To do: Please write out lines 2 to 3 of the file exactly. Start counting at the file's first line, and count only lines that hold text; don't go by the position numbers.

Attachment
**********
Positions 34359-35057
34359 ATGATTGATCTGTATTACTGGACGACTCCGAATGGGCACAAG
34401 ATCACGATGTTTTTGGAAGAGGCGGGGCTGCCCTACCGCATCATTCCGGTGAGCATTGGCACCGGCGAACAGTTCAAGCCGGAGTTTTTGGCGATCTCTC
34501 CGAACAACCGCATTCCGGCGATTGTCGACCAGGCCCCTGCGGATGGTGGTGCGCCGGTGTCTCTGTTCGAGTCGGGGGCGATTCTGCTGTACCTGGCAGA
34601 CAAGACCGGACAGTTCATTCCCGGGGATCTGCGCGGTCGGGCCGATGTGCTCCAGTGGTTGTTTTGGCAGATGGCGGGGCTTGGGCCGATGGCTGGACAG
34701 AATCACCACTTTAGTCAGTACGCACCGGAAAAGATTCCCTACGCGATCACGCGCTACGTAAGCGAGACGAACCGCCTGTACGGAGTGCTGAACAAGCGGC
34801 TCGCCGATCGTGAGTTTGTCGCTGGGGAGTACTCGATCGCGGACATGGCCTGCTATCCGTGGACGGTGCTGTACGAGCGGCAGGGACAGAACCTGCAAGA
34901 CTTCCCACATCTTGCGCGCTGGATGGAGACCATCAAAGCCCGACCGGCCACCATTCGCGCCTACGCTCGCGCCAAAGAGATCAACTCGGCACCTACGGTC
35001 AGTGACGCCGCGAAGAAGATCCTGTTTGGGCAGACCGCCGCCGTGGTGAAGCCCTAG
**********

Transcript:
34359 ATGATTGATCTGTATTACTGGACGACTCCGAATGGGCACAAG
34401 ATCACGATGTTTTTGGAAGAGGCGGGGCTGCCCTACCGCATCATTCCGGTGAGCATTGGCACCGGCGAACAGTTCAAGCCGGAGTTTTTGGCGATCTCTC